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Netflix Testing 4K Video Streaming
Washington, D.C. (November 4, 2013) - This is an update on our earlier coverage of Netflix's plans for 4K video. See earlier article below.
Netflix is now testing a handful of streaming 4K videos as part of its plan to offer 4K movies and TV shows via streaming sometime in 2014, writes GigaOm.com.
The web site says Netflix has added seven 4K videos to its streaming library, including one titled, El Fuente: 24MP, which is described as footage of people riding on bicycles, children playing in fountains and other background activities. You can learn more about Netflix's 4K stream of El Fuente here.
Of course, to appreciate the 4K video quality, you will need an expensive 4K television, and even then, some believe that a streaming 4K video will not offer a superior picture because of bandwidth constraints.
One Netflix user has posted a comment on the El Fuente page that the 4K title is no better than 1080p and he complains the picture occasionally breaks up, suggesting his connection is not fast enough to handle the enormous data needed to stream 4K.
CEO Reed Hastings has said he believes that 4K streaming would require a 15 megabits-per-second connection to work, which is now available in many U.S. homes but arguably not a majority.
Hastings recently told the Copenhagen Future of TV Conference that Netflix hasn't set a launch date for offering 4K titles. But he said last March that he hoped to deliver them in a year or two, adding that it would be the best way to get 4K in the home. The addition of the trial 4K videos would seem to suggest the company is well on its way of delivering streaming 4K in 2014.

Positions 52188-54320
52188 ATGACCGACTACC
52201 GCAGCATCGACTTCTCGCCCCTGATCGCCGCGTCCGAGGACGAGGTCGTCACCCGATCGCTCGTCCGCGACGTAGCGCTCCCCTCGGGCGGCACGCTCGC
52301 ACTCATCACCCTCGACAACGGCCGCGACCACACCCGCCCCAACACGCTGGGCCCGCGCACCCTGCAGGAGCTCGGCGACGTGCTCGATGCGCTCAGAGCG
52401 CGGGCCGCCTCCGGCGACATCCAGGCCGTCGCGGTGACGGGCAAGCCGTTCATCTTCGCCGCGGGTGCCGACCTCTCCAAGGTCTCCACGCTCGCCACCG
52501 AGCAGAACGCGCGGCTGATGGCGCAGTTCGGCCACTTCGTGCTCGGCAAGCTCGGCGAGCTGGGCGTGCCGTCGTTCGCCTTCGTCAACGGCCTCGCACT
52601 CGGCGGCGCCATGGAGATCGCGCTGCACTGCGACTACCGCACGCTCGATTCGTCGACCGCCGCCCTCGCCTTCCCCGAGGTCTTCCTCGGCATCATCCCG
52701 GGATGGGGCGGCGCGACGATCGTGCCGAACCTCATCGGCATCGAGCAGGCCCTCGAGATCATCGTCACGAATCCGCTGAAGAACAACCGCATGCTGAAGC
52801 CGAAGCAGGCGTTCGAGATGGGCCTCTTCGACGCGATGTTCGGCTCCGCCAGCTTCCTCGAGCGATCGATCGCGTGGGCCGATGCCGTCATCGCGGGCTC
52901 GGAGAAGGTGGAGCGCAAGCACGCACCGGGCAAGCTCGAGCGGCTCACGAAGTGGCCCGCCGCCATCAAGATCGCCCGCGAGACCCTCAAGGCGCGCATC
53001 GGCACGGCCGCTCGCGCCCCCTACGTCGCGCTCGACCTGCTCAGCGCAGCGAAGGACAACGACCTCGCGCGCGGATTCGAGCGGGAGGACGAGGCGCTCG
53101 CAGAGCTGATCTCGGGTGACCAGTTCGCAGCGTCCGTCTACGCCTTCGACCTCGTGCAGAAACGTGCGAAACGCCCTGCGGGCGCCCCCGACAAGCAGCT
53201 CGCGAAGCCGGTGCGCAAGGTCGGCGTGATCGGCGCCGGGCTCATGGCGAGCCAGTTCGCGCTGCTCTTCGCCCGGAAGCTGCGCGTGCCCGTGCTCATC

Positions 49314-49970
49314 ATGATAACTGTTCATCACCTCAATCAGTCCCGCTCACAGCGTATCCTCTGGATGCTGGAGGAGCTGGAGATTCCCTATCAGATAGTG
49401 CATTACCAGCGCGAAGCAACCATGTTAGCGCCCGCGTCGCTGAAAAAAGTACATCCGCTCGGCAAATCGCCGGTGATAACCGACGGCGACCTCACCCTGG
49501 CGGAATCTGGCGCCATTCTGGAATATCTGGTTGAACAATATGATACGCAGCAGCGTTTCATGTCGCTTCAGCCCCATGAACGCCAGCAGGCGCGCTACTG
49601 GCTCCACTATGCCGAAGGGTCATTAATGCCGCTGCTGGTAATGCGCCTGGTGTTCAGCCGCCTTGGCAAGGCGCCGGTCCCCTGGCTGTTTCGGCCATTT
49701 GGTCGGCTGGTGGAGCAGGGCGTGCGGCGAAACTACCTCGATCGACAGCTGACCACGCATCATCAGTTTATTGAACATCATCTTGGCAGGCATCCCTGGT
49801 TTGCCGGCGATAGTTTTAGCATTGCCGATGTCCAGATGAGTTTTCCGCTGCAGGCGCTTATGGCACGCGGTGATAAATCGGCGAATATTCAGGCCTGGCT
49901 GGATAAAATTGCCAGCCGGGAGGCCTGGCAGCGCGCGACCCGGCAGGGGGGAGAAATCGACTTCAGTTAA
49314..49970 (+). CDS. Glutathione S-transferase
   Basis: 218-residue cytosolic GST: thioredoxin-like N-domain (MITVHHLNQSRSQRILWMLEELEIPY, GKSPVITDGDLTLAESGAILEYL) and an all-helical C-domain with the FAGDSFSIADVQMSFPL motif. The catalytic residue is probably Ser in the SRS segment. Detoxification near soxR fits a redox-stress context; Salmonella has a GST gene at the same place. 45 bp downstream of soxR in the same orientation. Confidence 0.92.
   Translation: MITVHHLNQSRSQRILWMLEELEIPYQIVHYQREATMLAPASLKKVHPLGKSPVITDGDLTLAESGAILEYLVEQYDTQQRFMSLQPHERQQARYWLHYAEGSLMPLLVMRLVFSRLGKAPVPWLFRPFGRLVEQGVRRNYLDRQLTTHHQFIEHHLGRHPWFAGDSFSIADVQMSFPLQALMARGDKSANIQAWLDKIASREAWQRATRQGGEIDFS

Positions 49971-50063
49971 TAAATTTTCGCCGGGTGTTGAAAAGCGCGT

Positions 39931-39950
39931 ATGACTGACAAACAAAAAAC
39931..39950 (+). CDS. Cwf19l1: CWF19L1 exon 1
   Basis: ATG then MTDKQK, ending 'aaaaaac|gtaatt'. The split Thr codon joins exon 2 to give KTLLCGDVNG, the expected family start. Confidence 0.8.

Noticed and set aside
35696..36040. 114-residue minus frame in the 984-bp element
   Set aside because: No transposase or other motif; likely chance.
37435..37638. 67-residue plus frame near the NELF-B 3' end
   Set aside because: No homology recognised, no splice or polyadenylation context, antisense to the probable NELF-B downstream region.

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See earlier article on this subject below.
Could You Stream 4K Video At Your Home?
Washington, D.C. (September 24, 2013) - Netflix CEO Reed Hastings says his company continues to prepare to offer 4K video over the Internet, but says it would require a 15 megabits-per-second connection to work.
Multichannel News reports that Hastings recently told the Copenhagen Future of TV Conference that Netflix hasn't set a launch date for offering 4K titles. He said last March that he hoped to deliver them in a year or two, adding that it would be the best way to get 4K in the home.
However, while Hastings said the 15 megabits-per-second connection, which translates into a 50 megabit connection, would not be an obstacle, most American homes now do not have an Internet service that provides that kind of speed. Netflix's own ISP rankings show that the average speed is far below what would be required to deliver 4K video.
In addition, analysts have noted that 4K downloads would require more data and possibly force consumers to exceed their monthly ISP data caps.
But Hastings still sounded bullish on 4K at the Coperhagen conference, saying that 4K video downloads "as an overall system load...will grow quite slowly and steadily, giving people lots of time to build the infrastructure."
Largely because of its cost, which run into the thousands of dollars, the 4K TV is not expected to reach millions of homes for at least a few years, if then.
Bu Sony, which is investing heavily in new 4K TV technology, recently launched a 4K video download service.
Variety writes that a single 4K Sony movie download will take up between 45 and 60 gigabytes, which means that some people would bump up against their monthly data cap with just six downloads. AT&T, for example, has a limit of 250 gigabytes a month; after that, you have to start paying overage fees.
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